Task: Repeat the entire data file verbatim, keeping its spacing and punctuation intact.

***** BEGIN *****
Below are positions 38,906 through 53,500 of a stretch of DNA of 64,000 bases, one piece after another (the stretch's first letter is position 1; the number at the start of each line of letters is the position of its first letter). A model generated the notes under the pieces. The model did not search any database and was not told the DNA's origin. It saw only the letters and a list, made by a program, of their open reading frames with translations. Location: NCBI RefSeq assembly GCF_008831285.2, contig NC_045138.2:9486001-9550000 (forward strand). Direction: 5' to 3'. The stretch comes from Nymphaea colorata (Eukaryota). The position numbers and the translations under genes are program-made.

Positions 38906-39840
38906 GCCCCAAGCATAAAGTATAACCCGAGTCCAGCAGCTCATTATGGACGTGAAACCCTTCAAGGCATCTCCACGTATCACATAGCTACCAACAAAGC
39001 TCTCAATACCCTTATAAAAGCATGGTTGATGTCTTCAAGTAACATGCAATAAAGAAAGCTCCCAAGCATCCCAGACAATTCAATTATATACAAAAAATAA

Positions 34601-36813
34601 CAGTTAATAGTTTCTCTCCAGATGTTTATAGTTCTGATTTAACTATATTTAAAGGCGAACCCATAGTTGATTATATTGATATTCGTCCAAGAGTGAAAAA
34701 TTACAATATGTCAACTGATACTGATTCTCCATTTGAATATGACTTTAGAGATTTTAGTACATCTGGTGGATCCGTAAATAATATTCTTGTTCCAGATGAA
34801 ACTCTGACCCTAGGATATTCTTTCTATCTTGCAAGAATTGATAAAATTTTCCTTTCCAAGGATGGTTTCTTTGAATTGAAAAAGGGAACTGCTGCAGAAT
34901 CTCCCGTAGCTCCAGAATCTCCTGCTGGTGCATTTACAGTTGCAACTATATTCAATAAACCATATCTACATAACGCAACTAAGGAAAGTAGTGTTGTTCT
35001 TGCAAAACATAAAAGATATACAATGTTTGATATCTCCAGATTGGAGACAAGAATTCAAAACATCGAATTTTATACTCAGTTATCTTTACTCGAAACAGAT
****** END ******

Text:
Below are positions 38,906 through 53,500 of a stretch of DNA of 64,000 bases, one piece after another (the stretch's first letter is position 1; the number at the start of each line of letters is the position of its first letter). A model generated the notes under the pieces. The model did not search any database and was not told the DNA's origin. It saw only the letters and a list, made by a program, of their open reading frames with translations. Location: NCBI RefSeq assembly GCF_008831285.2, contig NC_045138.2:9486001-9550000 (forward strand). Direction: 5' to 3'. The stretch comes from Nymphaea colorata (Eukaryota). The position numbers and the translations under genes are program-made.

Positions 38906-39840
38906 GCCCCAAGCATAAAGTATAACCCGAGTCCAGCAGCTCATTATGGACGTGAAACCCTTCAAGGCATCTCCACGTATCACATAGCTACCAACAAAGC
39001 TCTCAATACCCTTATAAAAGCATGGTTGATGTCTTCAAGTAACATGCAATAAAGAAAGCTCCCAAGCATCCCAGACAATTCAATTATATACAAAAAATAA

Positions 34601-36813
34601 CAGTTAATAGTTTCTCTCCAGATGTTTATAGTTCTGATTTAACTATATTTAAAGGCGAACCCATAGTTGATTATATTGATATTCGTCCAAGAGTGAAAAA
34701 TTACAATATGTCAACTGATACTGATTCTCCATTTGAATATGACTTTAGAGATTTTAGTACATCTGGTGGATCCGTAAATAATATTCTTGTTCCAGATGAA
34801 ACTCTGACCCTAGGATATTCTTTCTATCTTGCAAGAATTGATAAAATTTTCCTTTCCAAGGATGGTTTCTTTGAATTGAAAAAGGGAACTGCTGCAGAAT
34901 CTCCCGTAGCTCCAGAATCTCCTGCTGGTGCATTTACAGTTGCAACTATATTCAATAAACCATATCTACATAACGCAACTAAGGAAAGTAGTGTTGTTCT
35001 TGCAAAACATAAAAGATATACAATGTTTGATATCTCCAGATTGGAGACAAGAATTCAAAACATCGAATTTTATACTCAGTTATCTTTACTCGAAACAGAT